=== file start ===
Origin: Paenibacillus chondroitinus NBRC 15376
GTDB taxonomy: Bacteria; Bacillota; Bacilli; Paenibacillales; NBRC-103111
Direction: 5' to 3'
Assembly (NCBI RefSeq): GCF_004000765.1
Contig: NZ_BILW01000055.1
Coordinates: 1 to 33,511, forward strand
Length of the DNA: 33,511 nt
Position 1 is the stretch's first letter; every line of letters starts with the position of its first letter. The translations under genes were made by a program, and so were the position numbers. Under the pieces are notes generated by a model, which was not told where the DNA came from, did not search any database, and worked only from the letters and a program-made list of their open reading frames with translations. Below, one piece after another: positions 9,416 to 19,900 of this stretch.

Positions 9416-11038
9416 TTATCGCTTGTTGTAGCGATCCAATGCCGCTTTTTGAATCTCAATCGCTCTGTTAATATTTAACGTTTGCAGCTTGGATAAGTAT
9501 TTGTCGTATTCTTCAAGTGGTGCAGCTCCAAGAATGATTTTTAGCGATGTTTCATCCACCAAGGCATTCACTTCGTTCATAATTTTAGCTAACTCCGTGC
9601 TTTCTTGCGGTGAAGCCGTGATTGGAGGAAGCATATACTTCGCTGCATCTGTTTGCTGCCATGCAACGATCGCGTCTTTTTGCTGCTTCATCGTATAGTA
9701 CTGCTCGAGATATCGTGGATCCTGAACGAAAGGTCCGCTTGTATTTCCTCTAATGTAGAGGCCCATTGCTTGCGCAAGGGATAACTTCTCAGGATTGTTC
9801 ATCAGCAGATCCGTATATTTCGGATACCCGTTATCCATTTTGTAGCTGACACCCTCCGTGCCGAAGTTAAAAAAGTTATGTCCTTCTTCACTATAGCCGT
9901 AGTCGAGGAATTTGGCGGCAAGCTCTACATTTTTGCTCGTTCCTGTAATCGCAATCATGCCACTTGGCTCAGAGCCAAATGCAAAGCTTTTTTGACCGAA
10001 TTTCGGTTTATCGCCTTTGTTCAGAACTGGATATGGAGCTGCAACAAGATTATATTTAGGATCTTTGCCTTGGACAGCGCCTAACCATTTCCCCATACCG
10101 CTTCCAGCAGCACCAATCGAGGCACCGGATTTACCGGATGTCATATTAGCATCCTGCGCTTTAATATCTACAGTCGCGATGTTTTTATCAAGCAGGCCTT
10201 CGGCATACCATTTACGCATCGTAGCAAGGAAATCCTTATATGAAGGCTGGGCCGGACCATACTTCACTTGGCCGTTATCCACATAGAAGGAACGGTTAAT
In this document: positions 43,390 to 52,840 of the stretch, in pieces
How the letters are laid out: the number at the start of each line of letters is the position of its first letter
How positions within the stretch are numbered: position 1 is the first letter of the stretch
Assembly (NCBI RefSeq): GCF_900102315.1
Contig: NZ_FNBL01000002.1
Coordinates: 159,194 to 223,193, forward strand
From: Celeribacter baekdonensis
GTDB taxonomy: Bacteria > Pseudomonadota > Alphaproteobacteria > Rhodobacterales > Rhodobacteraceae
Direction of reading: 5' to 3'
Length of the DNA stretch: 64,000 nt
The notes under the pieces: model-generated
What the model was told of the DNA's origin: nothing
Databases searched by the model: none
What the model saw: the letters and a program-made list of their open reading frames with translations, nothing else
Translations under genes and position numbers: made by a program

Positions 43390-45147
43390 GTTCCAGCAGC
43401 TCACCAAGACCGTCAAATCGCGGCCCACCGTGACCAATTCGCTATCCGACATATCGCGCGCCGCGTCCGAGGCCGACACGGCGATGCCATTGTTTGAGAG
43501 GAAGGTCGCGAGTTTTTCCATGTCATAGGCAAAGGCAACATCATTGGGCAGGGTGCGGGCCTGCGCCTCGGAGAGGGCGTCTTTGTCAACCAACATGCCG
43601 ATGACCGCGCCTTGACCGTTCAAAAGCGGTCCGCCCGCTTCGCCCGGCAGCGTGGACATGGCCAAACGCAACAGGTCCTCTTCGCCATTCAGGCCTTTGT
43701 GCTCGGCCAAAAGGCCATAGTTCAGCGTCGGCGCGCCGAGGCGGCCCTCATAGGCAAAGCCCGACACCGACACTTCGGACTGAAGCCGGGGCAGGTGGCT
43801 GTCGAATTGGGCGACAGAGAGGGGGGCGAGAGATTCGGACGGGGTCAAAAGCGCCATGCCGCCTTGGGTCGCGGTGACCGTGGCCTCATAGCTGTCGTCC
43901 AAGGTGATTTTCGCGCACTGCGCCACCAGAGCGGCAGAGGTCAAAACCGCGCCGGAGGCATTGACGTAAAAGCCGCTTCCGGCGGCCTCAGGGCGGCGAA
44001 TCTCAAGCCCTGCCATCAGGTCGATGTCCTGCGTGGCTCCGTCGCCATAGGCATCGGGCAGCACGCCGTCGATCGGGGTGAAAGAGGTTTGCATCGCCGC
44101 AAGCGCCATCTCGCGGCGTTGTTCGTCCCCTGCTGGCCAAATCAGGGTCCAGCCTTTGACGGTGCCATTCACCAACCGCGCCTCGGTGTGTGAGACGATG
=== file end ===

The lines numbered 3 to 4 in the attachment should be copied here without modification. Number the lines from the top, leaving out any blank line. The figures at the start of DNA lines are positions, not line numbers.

Direction: 5' to 3'
Assembly (NCBI RefSeq): GCF_004000765.1